These are nasty patterns that we get into! These patterns literally create paths in our brains to act and think like this. But the good news is that with grace enabled directive change, the old paths can be replaced with new healthy Godly thought patterns. Romans 12:2 promises us this “Do not be conformed to this world, but be transformed by the renewal of your mind, that by testing you may discern what is the will of God, what is good and acceptable and perfect.

Murray offers a pretty simple six step process to work through mentally when you face adversity.
1. STEP 1: What are the facts?
2. STEP 2: What am I thinking about these facts?
3. STEP 3: What am I feeling?
4. STEP 4: Can I change the facts?
5. STEP 5: Can I change my thoughts about the facts?
6. STEP 6: What am I feeling now?

So think through a possible situation in my life with me. Let’s say that a person was scheduled to have a major surgery at Palmetto Baptist Hospital at 6:00 a.m. in Columbia. One of the responsibilities and joys I have as a pastor is to be able to pray with that person and offer them comfort before they go into to have surgery. But let’s say that the surgery was cancelled the day before. They did not tell me, so I drive to Columbia and I am there at 5:45 and they are not there. This would be a three hour waste of time and resources that a simple call would have saved me from making.

1. STEP 1: What are the facts? I am in Columbia early in the morning. I got up early, prayed for this person on the ride up, and listened to an audio book. I have a ride home, to call a friend, pray, or listen to the audio book.

2. STEP 2: What am I thinking about these facts? I am not happy that I got up earlier than normal and drove two hours for what seemingly amounted to nothing.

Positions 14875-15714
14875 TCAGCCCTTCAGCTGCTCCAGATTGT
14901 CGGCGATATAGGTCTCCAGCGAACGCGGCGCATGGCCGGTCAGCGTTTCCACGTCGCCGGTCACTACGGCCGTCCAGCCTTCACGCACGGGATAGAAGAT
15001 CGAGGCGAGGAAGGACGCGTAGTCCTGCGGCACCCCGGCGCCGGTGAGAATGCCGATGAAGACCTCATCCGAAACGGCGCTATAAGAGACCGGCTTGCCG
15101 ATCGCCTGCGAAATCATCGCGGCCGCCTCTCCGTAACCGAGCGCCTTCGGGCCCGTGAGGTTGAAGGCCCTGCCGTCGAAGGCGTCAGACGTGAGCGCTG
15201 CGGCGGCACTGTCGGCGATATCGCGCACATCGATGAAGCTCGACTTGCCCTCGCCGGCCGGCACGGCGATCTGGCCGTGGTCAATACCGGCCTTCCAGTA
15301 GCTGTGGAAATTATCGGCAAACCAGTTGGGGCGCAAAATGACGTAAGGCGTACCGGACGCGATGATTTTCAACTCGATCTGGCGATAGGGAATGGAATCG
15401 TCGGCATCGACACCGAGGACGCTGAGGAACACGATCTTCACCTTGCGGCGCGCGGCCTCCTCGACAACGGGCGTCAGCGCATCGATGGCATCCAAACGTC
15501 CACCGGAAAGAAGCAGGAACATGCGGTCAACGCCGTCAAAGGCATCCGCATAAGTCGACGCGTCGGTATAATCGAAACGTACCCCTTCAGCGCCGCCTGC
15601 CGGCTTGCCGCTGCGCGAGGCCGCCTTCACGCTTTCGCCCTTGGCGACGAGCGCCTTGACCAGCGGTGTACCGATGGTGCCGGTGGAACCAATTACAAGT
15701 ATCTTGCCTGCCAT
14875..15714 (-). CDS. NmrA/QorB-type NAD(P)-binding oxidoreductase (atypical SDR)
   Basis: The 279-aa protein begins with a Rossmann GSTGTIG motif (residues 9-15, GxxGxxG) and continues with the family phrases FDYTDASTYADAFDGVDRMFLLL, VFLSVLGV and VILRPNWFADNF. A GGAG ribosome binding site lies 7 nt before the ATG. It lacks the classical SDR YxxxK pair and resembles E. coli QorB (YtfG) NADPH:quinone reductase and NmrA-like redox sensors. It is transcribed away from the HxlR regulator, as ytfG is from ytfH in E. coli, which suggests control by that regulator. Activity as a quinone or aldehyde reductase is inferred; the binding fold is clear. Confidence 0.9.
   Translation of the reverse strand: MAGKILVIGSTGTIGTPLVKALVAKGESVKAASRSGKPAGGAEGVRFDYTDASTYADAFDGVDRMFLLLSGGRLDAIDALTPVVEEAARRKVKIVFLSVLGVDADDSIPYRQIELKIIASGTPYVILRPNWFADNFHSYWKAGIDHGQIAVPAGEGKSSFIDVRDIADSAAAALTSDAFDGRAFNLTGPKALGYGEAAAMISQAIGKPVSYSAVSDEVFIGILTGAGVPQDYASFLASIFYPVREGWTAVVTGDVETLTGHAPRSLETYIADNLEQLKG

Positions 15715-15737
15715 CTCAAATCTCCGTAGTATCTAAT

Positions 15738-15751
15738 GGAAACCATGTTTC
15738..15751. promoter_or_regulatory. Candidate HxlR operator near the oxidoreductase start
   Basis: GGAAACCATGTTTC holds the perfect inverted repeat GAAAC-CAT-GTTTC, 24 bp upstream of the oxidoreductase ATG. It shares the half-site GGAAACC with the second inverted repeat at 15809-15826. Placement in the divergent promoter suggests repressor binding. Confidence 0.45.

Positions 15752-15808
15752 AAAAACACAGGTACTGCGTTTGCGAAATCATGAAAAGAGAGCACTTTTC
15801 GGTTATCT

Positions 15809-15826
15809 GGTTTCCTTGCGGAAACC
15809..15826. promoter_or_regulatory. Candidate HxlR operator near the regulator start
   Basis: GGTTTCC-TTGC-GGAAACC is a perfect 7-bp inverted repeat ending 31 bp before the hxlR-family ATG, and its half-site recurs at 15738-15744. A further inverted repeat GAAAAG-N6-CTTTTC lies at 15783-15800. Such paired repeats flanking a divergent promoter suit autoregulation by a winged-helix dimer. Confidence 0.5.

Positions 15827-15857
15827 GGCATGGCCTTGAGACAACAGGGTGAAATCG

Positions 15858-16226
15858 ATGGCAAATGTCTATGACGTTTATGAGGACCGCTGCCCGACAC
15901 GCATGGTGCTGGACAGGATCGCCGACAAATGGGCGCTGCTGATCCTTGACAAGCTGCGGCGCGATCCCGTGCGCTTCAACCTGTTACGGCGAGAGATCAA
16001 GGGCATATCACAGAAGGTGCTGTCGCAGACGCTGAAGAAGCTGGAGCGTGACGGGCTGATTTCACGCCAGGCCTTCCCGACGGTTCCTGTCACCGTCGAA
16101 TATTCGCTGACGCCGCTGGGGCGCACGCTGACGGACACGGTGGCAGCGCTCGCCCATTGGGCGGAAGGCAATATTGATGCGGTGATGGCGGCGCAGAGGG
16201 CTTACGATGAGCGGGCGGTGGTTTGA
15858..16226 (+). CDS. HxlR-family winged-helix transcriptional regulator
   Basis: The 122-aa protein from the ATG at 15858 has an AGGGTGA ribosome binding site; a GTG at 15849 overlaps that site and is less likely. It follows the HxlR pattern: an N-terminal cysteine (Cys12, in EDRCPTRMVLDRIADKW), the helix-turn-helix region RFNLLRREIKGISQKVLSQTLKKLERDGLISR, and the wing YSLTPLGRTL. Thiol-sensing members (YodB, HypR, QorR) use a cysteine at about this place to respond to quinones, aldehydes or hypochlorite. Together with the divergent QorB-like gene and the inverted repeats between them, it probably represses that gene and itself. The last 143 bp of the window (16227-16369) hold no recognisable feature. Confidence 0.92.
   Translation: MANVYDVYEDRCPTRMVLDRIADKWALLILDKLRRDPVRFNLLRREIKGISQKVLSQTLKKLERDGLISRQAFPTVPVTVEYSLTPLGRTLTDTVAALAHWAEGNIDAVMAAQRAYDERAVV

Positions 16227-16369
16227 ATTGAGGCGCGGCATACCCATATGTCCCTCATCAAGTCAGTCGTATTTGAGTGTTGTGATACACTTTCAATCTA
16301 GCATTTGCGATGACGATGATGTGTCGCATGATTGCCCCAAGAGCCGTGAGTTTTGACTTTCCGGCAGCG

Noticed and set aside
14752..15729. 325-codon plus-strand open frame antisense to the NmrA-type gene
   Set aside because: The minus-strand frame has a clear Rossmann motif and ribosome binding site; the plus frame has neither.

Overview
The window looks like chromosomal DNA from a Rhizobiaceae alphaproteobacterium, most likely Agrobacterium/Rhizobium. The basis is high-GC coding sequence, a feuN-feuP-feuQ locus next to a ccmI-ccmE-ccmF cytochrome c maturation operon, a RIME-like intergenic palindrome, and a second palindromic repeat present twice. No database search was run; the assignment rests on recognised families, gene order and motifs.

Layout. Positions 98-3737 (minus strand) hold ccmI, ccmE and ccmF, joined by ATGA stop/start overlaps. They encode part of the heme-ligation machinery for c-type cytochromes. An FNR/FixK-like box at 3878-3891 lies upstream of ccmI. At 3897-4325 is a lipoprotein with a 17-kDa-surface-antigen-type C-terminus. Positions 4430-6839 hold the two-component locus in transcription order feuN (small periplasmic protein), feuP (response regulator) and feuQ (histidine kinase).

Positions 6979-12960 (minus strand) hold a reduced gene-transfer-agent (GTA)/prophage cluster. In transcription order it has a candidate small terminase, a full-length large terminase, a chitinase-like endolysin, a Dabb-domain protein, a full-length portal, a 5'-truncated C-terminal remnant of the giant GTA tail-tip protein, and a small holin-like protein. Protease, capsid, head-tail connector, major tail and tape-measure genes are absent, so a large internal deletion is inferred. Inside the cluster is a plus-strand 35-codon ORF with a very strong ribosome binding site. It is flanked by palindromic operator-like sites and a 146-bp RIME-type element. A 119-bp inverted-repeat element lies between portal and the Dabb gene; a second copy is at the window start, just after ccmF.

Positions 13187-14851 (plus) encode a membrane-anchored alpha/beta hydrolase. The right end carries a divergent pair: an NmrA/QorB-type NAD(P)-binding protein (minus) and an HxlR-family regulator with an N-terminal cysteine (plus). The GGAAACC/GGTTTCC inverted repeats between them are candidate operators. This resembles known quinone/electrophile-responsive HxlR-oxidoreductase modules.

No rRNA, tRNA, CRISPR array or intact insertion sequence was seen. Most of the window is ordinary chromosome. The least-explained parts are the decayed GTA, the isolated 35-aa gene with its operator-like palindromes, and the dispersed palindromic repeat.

3. STEP 3: What am I feeling? I am initially worried, why was the surgery cancelled? Then I get frustrated as they did not call me. I am saying one call or text. I feel a little disrespected.

4. STEP 4: Can I change the facts? No, the facts are what they are. I cannot make the person have surgery and I can’t magically be back in Edgefield.

5. STEP 5: Can I change my thoughts about the facts? Yes, I can choose to meditate on God’s perfect timing. I can think back to certain events in my life. I can chose to enjoy my hours productively. I may even drive to West Columbia to visit a Great Aunt I have not seen in a while.

6. STEP 6: What am I feeling now? Glad that everything is OK with the person who forgot to call. I feel bad that person who forgot to contact feels bad about forgetting. I enjoy my time with my Great Aunt. I am happy that I spent time reflecting on God’s timing.  I feel bad that I was so selfish with my time and that I got bothered.

Murray summarizes these steps as
• How did I get into this mood? Facts, thoughts, and feelings.
• How do I get out of this mood? Facts, thoughts, and feelings.

This is what we said last week in the two verses we should be working on memorizing: 2 Corinthains 10:5 “take every thought captive to the obedience of Christ” and Prov 23:7 “For as he thinketh in his heart, so is he.”

So resolve this week to fight for your happiness! Work on outing off unproductive and harmful thought patterns and replacing them with thoughts that help to process life and bring your closer to Jesus!

Pastor Phillip